Beilein, who began his career coaching teams in upstate New York at Erie Community College, Nazareth and LeMoyne, was asked Monday about those long bus rides to and from games.
“You upgraded us to bus trips. There wasn’t a lot of bus trips,” he said. “It was more van trips. … I often refer to the times we’d be up playing St. Lawrence or Potsdam or something, playing St. Rose or St. Michael’s, being white-outs, snowstorms, listening to the Syracuse-Georgetown game. Here we’re trying to make it home alive sometimes.”
Now Beilein’s Wolverines are set to play Syracuse – at the Final Four in Atlanta.
Of course, Orange coach Jim Boeheim didn’t want to hear about all of the obstacles Beilein dealt with early in his career.
“I’m not sure he’s had any adversity,” Boeheim said. “He’s been successful wherever he’s been.”
We’ve reached the point in the tournament where we can acknowledge the anniversary of title games past. So congrats to Georgetown (1984), UNLV (1990), Duke (2001), Florida (2007) and Kentucky (2012), who all won national championships on April 2.
UNLV’s title came in a 103-73 rout of Duke, and none of the other title games on April 2 were decided by fewer than eight points. The most memorable April 2 game may have been a semifinal between Houston and Louisville in 1983. The Cougars, a.k.a. Phi Slamma Jamma, beat the Cardinals 94-81 in what looked like it might be a de facto national title game – but N.C. State stunned Houston in the final, leading to those lasting images of beloved Wolfpack coach Jim Valvano desperately searching for someone to hug.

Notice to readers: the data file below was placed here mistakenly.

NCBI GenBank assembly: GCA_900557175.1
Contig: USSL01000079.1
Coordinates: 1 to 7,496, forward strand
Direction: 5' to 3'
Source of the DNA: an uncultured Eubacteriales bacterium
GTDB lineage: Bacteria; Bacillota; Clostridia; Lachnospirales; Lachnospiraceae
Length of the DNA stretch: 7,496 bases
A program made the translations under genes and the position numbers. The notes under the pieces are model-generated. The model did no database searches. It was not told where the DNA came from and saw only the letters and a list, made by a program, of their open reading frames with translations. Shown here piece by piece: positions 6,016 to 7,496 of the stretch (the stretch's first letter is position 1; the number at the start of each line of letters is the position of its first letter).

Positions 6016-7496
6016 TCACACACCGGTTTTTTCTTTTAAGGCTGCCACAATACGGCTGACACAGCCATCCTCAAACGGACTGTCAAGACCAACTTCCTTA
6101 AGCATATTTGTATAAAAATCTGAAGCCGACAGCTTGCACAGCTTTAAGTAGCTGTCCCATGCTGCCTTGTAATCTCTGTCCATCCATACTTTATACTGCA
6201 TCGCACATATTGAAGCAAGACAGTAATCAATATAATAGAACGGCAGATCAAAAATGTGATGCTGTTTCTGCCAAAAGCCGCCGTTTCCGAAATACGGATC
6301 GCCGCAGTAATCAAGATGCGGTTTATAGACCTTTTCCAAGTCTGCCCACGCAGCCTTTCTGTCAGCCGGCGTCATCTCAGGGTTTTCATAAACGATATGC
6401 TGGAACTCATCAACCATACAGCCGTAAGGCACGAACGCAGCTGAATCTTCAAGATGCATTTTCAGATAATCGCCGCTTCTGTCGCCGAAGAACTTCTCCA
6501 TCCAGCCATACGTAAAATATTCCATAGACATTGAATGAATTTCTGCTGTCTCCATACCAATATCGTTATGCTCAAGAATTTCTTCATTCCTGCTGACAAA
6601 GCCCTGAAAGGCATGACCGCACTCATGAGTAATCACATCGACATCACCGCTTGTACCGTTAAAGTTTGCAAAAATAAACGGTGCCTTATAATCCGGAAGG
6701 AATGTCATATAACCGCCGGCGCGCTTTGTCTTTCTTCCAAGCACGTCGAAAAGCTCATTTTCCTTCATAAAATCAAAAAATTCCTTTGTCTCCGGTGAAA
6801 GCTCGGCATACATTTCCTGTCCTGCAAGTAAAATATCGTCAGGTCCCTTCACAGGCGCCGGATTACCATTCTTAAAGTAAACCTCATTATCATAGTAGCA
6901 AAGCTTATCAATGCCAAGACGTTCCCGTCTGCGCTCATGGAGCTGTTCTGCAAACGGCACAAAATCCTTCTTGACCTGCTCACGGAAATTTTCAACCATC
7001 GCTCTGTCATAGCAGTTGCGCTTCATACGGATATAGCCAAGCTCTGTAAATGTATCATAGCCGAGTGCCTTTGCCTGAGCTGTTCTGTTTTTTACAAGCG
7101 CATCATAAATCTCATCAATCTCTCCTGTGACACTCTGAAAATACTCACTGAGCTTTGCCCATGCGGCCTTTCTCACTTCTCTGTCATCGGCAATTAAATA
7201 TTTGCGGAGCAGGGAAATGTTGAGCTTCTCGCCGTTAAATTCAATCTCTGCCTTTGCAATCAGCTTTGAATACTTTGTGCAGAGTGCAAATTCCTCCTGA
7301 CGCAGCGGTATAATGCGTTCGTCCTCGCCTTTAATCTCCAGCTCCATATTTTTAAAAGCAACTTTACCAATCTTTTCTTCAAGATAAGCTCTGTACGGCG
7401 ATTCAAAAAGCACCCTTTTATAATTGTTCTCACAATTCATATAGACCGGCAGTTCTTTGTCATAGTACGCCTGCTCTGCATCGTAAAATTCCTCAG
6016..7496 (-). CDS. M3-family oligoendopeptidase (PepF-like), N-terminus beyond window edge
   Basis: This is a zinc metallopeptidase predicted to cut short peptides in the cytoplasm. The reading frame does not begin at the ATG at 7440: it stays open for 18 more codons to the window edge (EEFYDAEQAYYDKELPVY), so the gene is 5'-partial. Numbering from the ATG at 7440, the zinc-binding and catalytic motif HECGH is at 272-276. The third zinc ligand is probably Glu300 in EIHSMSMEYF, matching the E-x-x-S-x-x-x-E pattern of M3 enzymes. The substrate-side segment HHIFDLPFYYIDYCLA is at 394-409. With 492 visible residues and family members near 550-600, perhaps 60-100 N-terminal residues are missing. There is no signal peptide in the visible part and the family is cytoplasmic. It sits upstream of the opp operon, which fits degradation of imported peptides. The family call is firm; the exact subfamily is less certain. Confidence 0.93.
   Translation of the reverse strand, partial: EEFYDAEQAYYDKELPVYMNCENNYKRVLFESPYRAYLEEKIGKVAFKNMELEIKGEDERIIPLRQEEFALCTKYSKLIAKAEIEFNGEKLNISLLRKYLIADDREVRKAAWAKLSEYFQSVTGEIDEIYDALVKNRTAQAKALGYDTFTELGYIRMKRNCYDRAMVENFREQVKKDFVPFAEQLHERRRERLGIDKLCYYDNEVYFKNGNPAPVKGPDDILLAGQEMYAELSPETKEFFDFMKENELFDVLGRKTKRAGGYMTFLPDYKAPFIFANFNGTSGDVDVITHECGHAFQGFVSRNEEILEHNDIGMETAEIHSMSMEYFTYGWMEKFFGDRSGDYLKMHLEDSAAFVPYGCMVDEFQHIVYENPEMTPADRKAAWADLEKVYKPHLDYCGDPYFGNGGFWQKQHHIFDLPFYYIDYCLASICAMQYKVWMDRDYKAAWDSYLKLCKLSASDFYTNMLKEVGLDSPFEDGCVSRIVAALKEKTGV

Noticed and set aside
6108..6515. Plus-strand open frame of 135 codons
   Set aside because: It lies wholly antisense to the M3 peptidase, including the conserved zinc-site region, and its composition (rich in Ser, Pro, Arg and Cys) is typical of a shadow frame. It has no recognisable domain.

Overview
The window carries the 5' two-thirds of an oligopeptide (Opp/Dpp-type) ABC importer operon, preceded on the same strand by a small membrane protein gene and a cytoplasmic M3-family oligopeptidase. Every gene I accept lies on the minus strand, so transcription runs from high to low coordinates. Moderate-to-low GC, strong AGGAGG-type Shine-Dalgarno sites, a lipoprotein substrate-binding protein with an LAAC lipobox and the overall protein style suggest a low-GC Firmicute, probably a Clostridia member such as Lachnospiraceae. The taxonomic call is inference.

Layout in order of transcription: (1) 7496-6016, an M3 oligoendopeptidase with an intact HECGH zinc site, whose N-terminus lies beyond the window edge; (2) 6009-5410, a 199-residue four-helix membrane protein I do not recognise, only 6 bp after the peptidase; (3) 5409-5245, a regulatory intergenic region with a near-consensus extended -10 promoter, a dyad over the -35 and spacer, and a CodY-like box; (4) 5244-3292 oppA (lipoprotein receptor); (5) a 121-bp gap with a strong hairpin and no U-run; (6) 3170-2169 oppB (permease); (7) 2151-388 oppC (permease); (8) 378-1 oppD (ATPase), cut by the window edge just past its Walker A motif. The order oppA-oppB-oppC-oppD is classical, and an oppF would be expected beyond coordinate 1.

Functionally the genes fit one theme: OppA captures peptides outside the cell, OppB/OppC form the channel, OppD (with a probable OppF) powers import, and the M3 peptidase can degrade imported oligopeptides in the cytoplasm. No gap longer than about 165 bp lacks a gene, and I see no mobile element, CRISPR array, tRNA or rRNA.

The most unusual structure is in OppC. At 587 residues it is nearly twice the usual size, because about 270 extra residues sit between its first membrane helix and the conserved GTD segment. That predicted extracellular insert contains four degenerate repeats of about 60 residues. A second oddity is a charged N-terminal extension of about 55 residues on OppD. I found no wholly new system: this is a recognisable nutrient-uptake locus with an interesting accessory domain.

Former Notre Dame great Kelly Tripucka heard someone talking about how the Indianapolis Colts almost beat the Pittsburgh Steelers in an AFC championship game, but Aaron Bailey couldn’t come down with Jim Harbaugh’s last-ditch heave.
Tripucka had a would’ve-could’ve-should’ve story of his own from the NCAA tournament.
“If we beat Michigan State in the 1979 regional finals, there would’ve never been Magic and Bird in college,” Tripucka said.
The Spartans, though, beat the Irish 80-68 and went on to win that transcendent title game featuring future NBA superstars Magic Johnson and Indiana State’s Larry Bird.